Sometimes a confluence of events or issues come together in a strange way. This was one of those weeks.
First– Richard Thaler wins the Nobel Prize in economics. Richard Thaler has long been a hero of mine. If you don’t know his work, he basically showed that humans are not rational economic agents, like first proposed by Adam Smith. It’s his work that lead to the change in retirement funding where people are automatically signed up into their 401ks and have opt out.
Second- I hear about a disappointing interaction with the powers that be at their institution. My friend tells me they are implementing a new Antibiotic program for community acquired pneumonia. There is needed educational classes. An email goes out that reads along the affect, “Everyone must sign up for a class. You must register in 2 weeks. So far, only 15% have signed up. If you don’t sign up, you’ll be suspended, etc.” Knowing the findings of Thaler, my friend send an email recommending that everyone be assigned a date for training with the option to reschedule. That will get everyone past the first step and have 100% assigned. After an exchange pointing out Thaler’s work in education, finance, and medicine he got a disheartening response: “I’ve launched five antibiotic policy program. how many have you launched? We’ll ask you for advice when we want it”. Can you believe it?
Third- This article on candor in the workplace is published in the WSJ. Being able to be honest without being penalized for it, is one of the being problems in medicine. Jack Welch, the former CEO of GE was one of the leading proponents. In medicine, it’s often the case that the we are silent over the big glaring problems and verbose about the meaningless ones. The honest are usually “whacked”, while the meek get promoted. Leaders are especially guilty of this- the people below you are discussing problems they have with current policies. Since the leaders set the policies, they are in the firing line. If their egos are bruised easily, they respond with oppression rather than discussion.
Which gets me to my final point. How you deal with your thought leaders and change agents defines your success. Maybe, you weren’t interested in an idea sent your way. The smart reply would be along the lines of “thanks for your input. You raise some great ideas. It’s too late to use them now, but I could really use somebody with your interests on the Antibiotics Stewardship committee.” Now the ball is in my court. If I was talented and motivated, this would be a big break for me and could add an interested and vested team player. If not, I’d screen myself out. Instead, I have now gone silent. I will not offer any new innovations to this part of the administration, even if directly asked. When your best people go silent, you’re in trouble. My friend called me looking for a reference- she knows that she is smarter, works harder, and can get treated better somewhere else, all with a bigger paycheck. The administrator who sent the email reply described above probably thought himself witty, but it was a very costly response.
Social Media for Physicians: A Primer for Developing your Social Media Strategy. Whether you know it or not, you are on social media; all physicians are. You may directly participate through Facebook, LinkedIn, or Twitter. Read More… https://advocatesmd.com/social-media-for-physicians-a-primer-for-developing-your-social-media-strategy/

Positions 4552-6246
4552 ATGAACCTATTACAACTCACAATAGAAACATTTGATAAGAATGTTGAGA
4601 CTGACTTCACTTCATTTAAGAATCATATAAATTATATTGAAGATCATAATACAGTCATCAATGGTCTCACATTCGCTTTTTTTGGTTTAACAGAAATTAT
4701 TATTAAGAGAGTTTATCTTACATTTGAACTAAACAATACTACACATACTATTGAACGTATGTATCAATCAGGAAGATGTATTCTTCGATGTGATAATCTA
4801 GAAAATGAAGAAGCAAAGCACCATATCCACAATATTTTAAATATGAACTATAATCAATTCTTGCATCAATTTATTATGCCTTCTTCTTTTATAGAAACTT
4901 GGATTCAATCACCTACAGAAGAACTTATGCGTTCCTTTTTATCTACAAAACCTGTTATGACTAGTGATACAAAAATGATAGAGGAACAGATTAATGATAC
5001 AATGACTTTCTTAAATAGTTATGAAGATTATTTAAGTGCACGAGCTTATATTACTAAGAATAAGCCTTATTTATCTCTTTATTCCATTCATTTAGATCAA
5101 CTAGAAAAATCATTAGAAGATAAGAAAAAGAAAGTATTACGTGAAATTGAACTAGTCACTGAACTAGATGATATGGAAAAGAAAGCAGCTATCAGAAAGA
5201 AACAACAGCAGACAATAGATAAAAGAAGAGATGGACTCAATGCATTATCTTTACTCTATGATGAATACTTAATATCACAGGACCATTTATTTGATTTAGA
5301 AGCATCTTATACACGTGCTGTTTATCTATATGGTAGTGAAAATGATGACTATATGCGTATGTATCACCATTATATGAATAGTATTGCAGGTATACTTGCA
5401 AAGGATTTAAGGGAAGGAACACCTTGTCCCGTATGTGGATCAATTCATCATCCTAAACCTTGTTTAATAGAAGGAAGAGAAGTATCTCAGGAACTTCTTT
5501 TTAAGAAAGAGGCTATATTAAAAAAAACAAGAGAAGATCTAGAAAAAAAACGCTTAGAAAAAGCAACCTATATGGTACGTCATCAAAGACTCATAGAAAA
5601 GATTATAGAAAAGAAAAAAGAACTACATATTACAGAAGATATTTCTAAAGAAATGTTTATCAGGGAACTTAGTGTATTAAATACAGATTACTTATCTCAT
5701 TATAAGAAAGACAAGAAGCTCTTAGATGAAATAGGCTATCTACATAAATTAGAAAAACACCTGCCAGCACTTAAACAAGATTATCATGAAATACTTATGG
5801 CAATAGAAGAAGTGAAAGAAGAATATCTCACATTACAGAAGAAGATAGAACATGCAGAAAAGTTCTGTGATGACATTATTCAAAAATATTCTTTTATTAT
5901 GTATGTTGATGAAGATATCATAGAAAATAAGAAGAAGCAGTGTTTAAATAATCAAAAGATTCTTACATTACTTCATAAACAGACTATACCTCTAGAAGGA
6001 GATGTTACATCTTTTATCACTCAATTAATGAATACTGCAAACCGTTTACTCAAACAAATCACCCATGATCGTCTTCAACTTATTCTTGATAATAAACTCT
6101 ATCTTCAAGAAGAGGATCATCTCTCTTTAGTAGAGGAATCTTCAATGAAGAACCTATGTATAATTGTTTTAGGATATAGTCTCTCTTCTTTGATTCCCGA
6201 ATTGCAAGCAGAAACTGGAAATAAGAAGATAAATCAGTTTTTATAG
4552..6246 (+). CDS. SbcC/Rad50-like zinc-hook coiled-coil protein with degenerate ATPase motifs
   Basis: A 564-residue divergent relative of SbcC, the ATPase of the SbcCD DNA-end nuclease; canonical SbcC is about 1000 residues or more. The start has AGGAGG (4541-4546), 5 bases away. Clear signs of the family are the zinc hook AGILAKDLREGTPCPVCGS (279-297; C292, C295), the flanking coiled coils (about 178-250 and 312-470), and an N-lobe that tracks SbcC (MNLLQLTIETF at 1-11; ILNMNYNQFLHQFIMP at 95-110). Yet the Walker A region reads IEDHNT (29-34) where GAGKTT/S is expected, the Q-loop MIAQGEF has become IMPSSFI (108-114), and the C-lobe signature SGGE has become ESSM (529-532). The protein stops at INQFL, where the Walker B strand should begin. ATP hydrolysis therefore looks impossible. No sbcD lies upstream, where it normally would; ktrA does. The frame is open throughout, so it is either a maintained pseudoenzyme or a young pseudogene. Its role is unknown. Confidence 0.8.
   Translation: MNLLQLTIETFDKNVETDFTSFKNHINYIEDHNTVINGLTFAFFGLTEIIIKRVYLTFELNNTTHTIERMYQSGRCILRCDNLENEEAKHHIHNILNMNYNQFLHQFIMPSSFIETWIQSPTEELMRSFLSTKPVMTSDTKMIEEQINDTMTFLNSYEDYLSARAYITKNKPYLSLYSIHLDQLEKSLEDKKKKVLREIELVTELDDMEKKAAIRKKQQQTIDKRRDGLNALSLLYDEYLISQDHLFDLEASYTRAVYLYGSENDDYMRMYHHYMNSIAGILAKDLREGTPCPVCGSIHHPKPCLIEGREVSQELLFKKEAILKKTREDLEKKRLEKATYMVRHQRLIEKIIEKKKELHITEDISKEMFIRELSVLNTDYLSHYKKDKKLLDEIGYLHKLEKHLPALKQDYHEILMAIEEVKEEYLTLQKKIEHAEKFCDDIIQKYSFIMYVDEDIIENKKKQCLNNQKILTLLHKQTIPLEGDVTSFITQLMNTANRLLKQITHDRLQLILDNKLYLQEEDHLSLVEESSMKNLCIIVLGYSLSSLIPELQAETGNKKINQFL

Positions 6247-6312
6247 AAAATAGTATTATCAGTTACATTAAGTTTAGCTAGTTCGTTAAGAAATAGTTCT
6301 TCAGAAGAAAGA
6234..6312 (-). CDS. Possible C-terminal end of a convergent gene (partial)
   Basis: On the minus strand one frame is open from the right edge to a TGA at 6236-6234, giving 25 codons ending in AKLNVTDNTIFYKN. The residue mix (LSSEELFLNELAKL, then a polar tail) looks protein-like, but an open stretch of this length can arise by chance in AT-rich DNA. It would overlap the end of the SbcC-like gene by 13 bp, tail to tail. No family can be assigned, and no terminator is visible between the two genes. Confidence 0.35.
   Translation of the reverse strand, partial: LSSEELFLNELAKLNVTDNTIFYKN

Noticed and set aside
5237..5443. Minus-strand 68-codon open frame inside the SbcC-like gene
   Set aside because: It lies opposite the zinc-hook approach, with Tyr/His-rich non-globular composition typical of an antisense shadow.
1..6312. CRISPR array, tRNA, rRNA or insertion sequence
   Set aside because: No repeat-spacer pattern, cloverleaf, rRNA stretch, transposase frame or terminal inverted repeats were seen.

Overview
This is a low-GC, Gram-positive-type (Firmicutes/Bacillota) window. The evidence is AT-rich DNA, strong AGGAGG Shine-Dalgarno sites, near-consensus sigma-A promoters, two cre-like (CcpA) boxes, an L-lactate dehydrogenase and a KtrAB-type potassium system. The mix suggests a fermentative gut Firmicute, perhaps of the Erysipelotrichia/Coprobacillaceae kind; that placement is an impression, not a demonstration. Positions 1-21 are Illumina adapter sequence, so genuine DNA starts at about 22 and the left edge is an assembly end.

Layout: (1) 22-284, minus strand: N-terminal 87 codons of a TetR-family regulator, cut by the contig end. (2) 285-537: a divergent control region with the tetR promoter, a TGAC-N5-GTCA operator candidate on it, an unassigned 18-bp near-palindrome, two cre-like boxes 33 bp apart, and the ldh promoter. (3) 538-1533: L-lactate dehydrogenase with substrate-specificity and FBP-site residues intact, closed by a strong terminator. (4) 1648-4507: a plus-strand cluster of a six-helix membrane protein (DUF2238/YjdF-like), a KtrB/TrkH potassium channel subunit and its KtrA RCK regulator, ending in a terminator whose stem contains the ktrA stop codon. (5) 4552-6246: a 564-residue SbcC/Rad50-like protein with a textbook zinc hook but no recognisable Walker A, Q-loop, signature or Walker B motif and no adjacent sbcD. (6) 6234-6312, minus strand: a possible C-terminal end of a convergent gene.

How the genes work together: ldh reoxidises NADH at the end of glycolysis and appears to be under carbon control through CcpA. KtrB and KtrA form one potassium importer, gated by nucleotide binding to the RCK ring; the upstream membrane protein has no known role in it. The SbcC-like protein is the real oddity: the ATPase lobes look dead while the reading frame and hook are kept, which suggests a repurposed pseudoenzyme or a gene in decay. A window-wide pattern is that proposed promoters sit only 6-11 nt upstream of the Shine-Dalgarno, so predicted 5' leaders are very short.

Office Politics for Physicians: An Introduction to the “Dark Side” “Office politics” -the words bring up images of movie villains with slicked black hair who thwart the hero every step of the way with backstabbing and unfair business practices. Read More… https://advocatesmd.com/office-politics-for-physicians-an-introduction-to-the-dark-side/
Physician Conflict Management- How You Deal with Conflict Matters: Take a guess how many google entries there are for the search term “disruptive doctor”? Did you guess 21.2 MILLION in 0.7 seconds? Sounds crazy, right? We’ve all seen the rude doctor who responds like an immature child or abuses the staff, but did you realize that the issue is this widespread? Read More… https://advocatesmd.com/physician-conflict-management-how-you-deal-with-conflict-matters/
Is it Time to Bring in a Consultant? When the Physician Needs a Specialist. Look around you… If you are the lowest-informed individual at the meeting, you are not at the table- you are on the menu! Don’t make the mistake of being underprepared or under-informed. Read More… https://advocatesmd.com/is-it-time-to-bring-in-a-consultant-when-the-physician-needs-a-specialist/
Marketing for Physicians: Get Your Product Recognized Without the “Cheesiness Factor” Some of the commercials for medical practices and hospitals are so awful and poorly made! The announcer sounds like they are selling a used car, the doctor looks as nervous as a turkey in November, and the message is delivered like a poorly wrapped gift. They could hire the guy who makes the late-night commercials for the local storage facility and do a better job. You want to get your brand recognized, reach potential patients, and grow your market share, but is marketing really the best way to do it? Read More… https://advocatesmd.com/marketing-for-physicians-get-your-product-recognized-without-the-cheesiness-factor/
Physician Contract Review: Do you Need a Formal Legal Consultation? It is unbelievable to consider the dearth of training the average physician receives regarding contracts. Read More… https://advocatesmd.com/physician-contract-review-do-you-need-a-formal-legal-consultation/
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Robert A. Felberg MD
Founder, Physician Advocates LLC